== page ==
Hi guys, so i have a question for you ! 2n^2 + (8/3)n - (5/3) = a^2 where a is a positive integer For which values of n, is this true ?

Bonus : Let a,b,c be three integers (a is non-zero), for which values of n, this equation is true: an^2+bn+c=d^2 with d a positive integer.

Hope to you !

P.S. : n is a positive integer everytime

n must be of the form 6k+4

With this, I found empirically the first four : 10, 34, 12274 and 39994, but not yet the general law.

I throw in the towel.

The formula looks like that of Fibonacci numbers or rather that of Pell numbers (because of the square root of 2), but it is much more complicated and I cannot demonstrate it.

Does this formula give all the solutions or only a part of them?

This formula don't give all the solutions, just a part of them. It's very complicated.

In your bonus question, there is no "n" in the formula !

Ok, i corrected it.

Thanks but there is a problem. If k=2 then 6k+4=16. But 2(16)^2+(8/3)(16)-(5/3) = 553. The square root of 553 is not an integer. So, n is not in this form. However, these integers (10, 34, 12274 and 39994) are true.

I can add one more thing. The teacher gave me one formula where it works.

n = 1/12 (208 (17 - 12 sqrt(2))^(2k) - 147 sqrt(2) (17 - 12 sqrt(2))^(2k) + 208 (17 + 12 sqrt(2))^(2k) + 147 sqrt(2) (17 + 12*sqrt(2))^(2k)-8)

There are still a few more to find out according to him. First of all, i don't know how he finds this. Yet, if we understand how he did it maybe we could find the other formulas.

When I wrote "n must be of the form 6k+4", I would say that all the solutions are of this form, not that all the 6k+4 are solutions !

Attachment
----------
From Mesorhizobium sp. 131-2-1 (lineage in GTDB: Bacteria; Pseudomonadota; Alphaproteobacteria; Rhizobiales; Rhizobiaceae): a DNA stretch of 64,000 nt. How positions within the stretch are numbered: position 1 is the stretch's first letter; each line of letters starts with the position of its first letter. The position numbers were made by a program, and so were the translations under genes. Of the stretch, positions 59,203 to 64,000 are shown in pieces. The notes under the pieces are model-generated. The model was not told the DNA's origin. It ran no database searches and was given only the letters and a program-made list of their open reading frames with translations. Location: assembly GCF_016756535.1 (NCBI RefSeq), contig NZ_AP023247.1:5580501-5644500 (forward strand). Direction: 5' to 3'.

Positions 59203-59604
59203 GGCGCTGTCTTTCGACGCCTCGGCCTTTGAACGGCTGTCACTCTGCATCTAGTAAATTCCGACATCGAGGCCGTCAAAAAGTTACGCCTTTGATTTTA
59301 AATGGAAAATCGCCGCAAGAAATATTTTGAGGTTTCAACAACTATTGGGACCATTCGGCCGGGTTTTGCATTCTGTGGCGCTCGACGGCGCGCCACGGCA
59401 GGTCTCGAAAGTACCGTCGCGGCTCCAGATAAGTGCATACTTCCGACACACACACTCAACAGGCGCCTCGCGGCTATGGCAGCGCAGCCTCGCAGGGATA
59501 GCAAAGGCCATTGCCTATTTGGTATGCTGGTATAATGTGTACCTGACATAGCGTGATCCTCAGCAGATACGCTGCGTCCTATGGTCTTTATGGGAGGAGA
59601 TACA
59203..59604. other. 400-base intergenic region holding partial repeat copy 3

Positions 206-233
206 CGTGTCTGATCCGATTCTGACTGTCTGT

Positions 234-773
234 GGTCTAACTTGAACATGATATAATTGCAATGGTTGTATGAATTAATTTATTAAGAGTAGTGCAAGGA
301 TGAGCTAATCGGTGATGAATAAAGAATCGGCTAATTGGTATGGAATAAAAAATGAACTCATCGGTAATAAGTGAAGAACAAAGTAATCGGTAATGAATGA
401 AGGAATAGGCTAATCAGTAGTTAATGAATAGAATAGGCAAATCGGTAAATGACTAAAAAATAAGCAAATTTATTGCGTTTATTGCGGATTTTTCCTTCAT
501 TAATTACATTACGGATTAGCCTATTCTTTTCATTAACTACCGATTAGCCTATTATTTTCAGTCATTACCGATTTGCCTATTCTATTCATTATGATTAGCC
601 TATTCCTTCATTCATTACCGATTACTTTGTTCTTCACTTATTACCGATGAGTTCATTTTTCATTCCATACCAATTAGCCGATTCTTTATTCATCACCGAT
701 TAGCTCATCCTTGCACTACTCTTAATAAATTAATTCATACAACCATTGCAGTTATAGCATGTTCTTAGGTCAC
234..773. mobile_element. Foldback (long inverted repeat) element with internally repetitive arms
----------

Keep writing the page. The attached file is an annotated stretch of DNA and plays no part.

Searching with wolframalpha, I can write that the solution is not polynomial.

Your teacher's formula is a monster ! I keep searching.

Ooooo ! Ok sorry !

I found a more classical form.

This is a Pell-Fermat equation that we can write t² - 18a² = 46, where the "a" is the "a" of the initial formula. "a" solved, it is easy to solve for n with the quadratic formula.

I try to solve this Diophantin equation tomorrow or sunday.

I'm sorry, but there are some things I don't understand. Why did you multiply a^2 by 18 and why does the equation equal to 46 ? I didn't know about Pell's equation. At least it seems like a good way to find "a" and then "n."

Ok ! I got the answer. Give me time to write it legibly (in a few hours)

The solution of the bonus question involves the same method :

- multiply the whole expression by "a" to have a square as coefficient for n²

- replace n by (t/a-b/2a) to eliminate the term at the first power

- put the terms in the canonic form of the Pell's equation

- ... and solve. The major difficulty lies in finding the first couples (t,a). If it is not too big, use a spreadsheet.

I'm not a mathematician, so I could miss some theoretical subtleties, but I think that this is the general concept.

WOW ! Impressive ! Thanks !